If you’re a cyclist, or have friends who prefer two wheels to four, you are aware of how passionate people can be about bicycles, and specifically their enthusiasm for bike evangelism.

Tyler Doornbos, of Bike Friendly Goods in Grand Rapids, Michigan, chatted with me about some of the “barriers to entry” for getting more people on bikes, and how new technologies are addressing some of those issues. I’ve taken his advice and put together this short guide to digitizing your bike commute.

Read the full article by visiting the Fast Company page here. The article serves as a rundown of emerging new tech and devices to make your commute safer and easier. You may have heard of some of the technology already, but there were a few products in the article that were completely new to me, and I try to stay abreast of the trends in the industry. The article is worth a look, in any case.

Interbike 2013: Fatbike frenzy!

Let it be known that 2013/2014 is the year of the “fatbike”…these things were EVERYWHERE at Interbike, both indoors at the show and at the Outdoor Demo. We saw a dozen different brands, and even got to ride one. Let’s take a look at some of the fatbike hightlights:

When we first walked up to the entrance gate at Outdoor Demo, we spotted a young lady wheeling in what turned out to be a prototype KHS fatbike. The finalized version will be a different color and will have some different features, and is scheduled to be released in the first part of 2014 (hopefully before the snow comes):

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RL and I stopped by the 9:Zero:7 booth at Outdoor Demo — with so many bike companies and attendees coming from the Southern California area, the guys at 9:Zero:7 were pretty stoked to meet someone who actually lived in a snowy winter climate! They sweet-talked us into checking out one of their bikes, the aluminum 190 with 190mm rear dropout spacing. This one will swallow the widest fatbike tires available (up to 4.8″).

We hustled this orange-and-white beauty over to the Bell Helmets pumptrack and let it RIP. What a blast this thing was…smooth over rough terrain and surprisingly nimble for such a massive machine. One loop around the pumptrack and I was sold!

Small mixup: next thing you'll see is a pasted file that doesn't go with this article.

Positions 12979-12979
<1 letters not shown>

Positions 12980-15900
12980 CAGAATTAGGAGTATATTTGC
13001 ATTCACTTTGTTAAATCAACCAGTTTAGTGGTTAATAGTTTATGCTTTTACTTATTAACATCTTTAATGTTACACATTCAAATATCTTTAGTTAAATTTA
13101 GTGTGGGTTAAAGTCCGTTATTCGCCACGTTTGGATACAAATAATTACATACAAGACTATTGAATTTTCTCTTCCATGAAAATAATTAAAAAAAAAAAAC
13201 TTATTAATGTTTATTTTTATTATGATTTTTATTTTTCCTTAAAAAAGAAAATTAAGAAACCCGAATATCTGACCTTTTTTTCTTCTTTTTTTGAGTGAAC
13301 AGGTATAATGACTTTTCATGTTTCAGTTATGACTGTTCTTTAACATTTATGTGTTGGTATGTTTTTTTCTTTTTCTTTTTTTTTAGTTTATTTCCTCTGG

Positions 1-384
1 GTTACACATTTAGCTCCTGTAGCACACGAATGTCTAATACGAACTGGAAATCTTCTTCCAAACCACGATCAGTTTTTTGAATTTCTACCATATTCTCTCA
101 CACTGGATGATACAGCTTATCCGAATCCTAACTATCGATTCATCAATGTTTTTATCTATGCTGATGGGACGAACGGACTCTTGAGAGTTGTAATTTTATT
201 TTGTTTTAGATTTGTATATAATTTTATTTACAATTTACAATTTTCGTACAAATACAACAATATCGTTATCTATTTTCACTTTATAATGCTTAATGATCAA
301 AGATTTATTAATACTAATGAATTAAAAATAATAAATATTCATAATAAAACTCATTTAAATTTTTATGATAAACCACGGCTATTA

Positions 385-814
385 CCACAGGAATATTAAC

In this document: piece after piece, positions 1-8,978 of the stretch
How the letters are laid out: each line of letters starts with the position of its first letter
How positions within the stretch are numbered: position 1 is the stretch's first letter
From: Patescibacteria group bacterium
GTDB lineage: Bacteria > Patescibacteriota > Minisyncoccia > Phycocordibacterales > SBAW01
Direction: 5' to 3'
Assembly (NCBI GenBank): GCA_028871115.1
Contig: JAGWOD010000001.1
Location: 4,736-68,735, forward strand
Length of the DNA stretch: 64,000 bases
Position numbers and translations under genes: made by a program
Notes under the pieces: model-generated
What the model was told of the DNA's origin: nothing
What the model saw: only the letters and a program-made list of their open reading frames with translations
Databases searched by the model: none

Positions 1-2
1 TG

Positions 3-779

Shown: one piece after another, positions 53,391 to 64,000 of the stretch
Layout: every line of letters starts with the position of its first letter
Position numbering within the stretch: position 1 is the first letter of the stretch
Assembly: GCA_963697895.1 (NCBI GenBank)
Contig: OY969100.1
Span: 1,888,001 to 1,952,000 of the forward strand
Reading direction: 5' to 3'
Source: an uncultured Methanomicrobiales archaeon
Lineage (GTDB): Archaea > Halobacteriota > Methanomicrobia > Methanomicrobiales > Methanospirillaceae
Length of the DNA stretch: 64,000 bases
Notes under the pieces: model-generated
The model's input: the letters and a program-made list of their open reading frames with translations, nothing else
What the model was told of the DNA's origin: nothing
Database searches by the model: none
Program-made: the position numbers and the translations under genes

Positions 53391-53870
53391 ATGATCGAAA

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RL followed up with some flow of his own:

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Aluminum not your thing? 9:Zero:7 is also rolling out a new carbon frame. Colorado Springs-based Borealis Bikes had their new carbon Yampa frameset on display, too:

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We even spotted a couple of fat e-bikes. Here’s a Felt with a Bosch assist kit:

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Inside the indoor show at The Mandalay Bay convention center, there were more fatbikes than you could shake a stick at. There were quite a few frame and component makers with fatties on display; even Phil Wood had a custom full-suspension downhill model in their booth.

The highlight for me, though, were these glorious fatbikes in the Boo Bicycles booth. This one is made from the “holy Trinity” of frame materials…carbon, titanium, and bamboo, with a Gates belt drive and Rohloff IGH. The front end sports a titanium springer-style fork:

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Here’s a racier model with bamboo tubes surrounded by what I believe to be titanium assemblies:

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Winter warriors, take note: fatbikes are here and they open a door into a snowy wonderland of riding. These bikes also happen to be quite fun in summery conditions…sand, gravel, and obstacles are no match for the balloon tires and wide footprint. With some smooth tires (or a quick switch to 29″ wheels/tires — most are a direct swap), these might even make formidable all-season commuting rigs!


Interbike 2013 Coverage Proudly Sponsored by Black Tiger Jerky
Black Tiger Jerky